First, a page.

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Government Buildings

These images are taken from Wills's Cigarettes of England.  They were issued by the Imperial Tobacco Co of Great Britain and Ireland. 1914

Government Buildings, Toronto
Toronto, the capital of the Province of Ontario and the second largest city in the Dominion, had a population of about 445,600 in 1913. It is the center of extensive shipping interests on the Great Lakes, a great industrial city, and also the seat of the Legislature. The Provincial Government is invested in a Lieut. Governor, a Cabinet, and an elected Legislative Assemble of 106 members.

Government Buildings, Winnipeg
Winnipeg, the capital of Manitoba, is the third largest city in Canada; population 136,035 (1911). The Provincial Government of Manitoba consists of a Lieut. Governor, an Executive Council of 6 and a Legislative Assembly of 41 members. Winnipeg possesses a fine University and an Agricultural College. The opening up of Manitoba was brought about by the building of the C.P. Railway.

Ottawa
Few of the capital cities of the world can surpass Ottawa for its commanding situation and the beauty of its surroundings. Our picture shows the imposing Parliament buildings on the left, and on the extreme right the new Central Station of the Grand Trunk Railway. Ottawa is a city of noble buildings, beautiful natural parks, and splendid roadways. The Canadian Government Commission superintends the laying out of the new roads and parks.

Parliament Buildings, Victoria, B.C.
British Columbia is the largest Province of the Dominion. The capital, Victoria, had a population of 31,660 in 1911. Though one of the youngest of the Canadian Provinces, British Columbia is developing very rapidly, for is enjoys a temperate climate, and possesses great mineral wealth, besides much timber and extensive fisheries. Our illustration shows the handsome edifice of the Provincial Parliament.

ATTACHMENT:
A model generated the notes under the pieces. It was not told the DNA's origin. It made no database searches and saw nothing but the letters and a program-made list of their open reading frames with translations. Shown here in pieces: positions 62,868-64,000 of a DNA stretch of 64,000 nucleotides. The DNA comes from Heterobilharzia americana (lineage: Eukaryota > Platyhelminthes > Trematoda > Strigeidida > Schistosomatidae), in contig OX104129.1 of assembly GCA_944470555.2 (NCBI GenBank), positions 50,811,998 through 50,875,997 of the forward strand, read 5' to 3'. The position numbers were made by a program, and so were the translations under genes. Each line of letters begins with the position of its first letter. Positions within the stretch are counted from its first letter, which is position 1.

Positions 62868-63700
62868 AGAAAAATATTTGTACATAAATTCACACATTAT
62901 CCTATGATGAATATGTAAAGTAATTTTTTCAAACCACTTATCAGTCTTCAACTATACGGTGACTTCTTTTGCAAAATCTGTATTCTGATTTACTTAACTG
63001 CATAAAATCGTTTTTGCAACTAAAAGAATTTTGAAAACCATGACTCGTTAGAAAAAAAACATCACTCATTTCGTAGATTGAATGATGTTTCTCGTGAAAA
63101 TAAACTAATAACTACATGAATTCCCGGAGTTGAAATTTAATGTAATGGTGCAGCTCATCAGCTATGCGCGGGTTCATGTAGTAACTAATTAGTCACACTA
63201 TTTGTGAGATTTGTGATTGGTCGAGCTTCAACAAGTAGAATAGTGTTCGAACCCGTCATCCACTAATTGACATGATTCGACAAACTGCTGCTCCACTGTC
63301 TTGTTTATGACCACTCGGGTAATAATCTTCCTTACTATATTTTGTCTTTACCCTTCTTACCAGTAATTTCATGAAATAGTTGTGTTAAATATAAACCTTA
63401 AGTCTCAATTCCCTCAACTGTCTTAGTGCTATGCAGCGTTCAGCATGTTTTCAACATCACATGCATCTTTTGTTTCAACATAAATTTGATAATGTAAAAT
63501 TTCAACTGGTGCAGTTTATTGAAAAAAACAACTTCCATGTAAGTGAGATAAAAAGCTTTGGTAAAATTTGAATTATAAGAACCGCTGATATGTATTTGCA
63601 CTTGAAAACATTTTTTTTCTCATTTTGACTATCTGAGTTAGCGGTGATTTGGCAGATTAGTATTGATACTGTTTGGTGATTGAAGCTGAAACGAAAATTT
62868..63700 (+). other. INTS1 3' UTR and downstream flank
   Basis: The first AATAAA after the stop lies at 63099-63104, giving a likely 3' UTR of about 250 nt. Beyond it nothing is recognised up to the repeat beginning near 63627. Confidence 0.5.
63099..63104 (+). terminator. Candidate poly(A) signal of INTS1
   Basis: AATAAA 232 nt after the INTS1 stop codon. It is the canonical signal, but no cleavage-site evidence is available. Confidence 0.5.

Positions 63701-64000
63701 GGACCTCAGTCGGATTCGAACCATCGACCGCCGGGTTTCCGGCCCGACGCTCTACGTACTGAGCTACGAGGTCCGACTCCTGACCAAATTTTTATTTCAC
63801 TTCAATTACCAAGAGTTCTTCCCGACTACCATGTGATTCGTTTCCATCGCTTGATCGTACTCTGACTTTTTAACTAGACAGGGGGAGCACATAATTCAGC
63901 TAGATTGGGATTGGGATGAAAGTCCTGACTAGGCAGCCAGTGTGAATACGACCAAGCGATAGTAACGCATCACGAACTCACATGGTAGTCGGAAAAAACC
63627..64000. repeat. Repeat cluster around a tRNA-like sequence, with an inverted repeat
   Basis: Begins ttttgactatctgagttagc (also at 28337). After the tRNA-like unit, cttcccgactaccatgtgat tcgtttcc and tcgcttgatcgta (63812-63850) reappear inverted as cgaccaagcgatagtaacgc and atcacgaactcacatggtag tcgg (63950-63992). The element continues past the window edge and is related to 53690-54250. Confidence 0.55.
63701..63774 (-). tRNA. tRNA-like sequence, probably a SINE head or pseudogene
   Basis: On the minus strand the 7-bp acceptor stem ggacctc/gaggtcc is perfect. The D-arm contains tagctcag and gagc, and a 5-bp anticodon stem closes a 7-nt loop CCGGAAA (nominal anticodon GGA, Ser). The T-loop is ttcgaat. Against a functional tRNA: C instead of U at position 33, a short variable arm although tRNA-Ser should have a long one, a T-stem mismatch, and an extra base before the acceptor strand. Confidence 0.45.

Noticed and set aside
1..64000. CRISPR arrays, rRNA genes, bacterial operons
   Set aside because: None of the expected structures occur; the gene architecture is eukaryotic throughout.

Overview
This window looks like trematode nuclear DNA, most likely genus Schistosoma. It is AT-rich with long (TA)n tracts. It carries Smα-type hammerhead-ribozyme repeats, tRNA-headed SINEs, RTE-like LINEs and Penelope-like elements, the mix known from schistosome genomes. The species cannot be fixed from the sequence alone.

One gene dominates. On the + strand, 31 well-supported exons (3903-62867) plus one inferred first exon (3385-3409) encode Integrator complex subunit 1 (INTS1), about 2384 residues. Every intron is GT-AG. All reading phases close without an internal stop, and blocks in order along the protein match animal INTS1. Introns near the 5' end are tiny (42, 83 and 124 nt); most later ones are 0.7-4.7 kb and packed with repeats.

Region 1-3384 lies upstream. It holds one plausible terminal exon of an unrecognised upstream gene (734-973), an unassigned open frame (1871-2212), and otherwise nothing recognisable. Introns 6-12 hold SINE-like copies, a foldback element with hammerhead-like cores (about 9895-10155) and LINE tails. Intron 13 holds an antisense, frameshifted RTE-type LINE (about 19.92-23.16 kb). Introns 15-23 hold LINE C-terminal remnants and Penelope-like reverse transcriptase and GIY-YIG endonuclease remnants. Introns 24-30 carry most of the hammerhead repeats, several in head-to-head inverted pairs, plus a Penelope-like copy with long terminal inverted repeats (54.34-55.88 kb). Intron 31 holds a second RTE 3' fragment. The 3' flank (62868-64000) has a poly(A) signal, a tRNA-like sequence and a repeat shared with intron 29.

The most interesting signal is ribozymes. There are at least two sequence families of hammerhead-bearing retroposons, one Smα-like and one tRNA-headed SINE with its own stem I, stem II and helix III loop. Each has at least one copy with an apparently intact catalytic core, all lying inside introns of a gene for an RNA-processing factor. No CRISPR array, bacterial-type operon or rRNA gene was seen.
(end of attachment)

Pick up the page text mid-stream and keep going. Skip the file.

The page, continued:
Government Buildings, Halifax, N.S.
The picture shows the home of the Legislature of Nova Scotia, which consists of a Lieut. Governor, a Legislative Council of 21 members, and a House of Assembly of 38. Nova Scotia was first settled by the French at the end of the 16 th century, and was known as Acadia until it became a British possession in 1713. The province is chiefly agricultural, being especially noted for its fruit growing.

Parliament Buildings, Quebec
This imposing pile of buildings is the center of the Provincial Government of Quebec, which includes 24 members, under the presidency of the Lieut. Governor. The province of Quebec is populated chiefly by French Canadians, among whom race-tradition is very strong. French is everywhere spoken, and the Roman Church is the State Church, and is all powerful.

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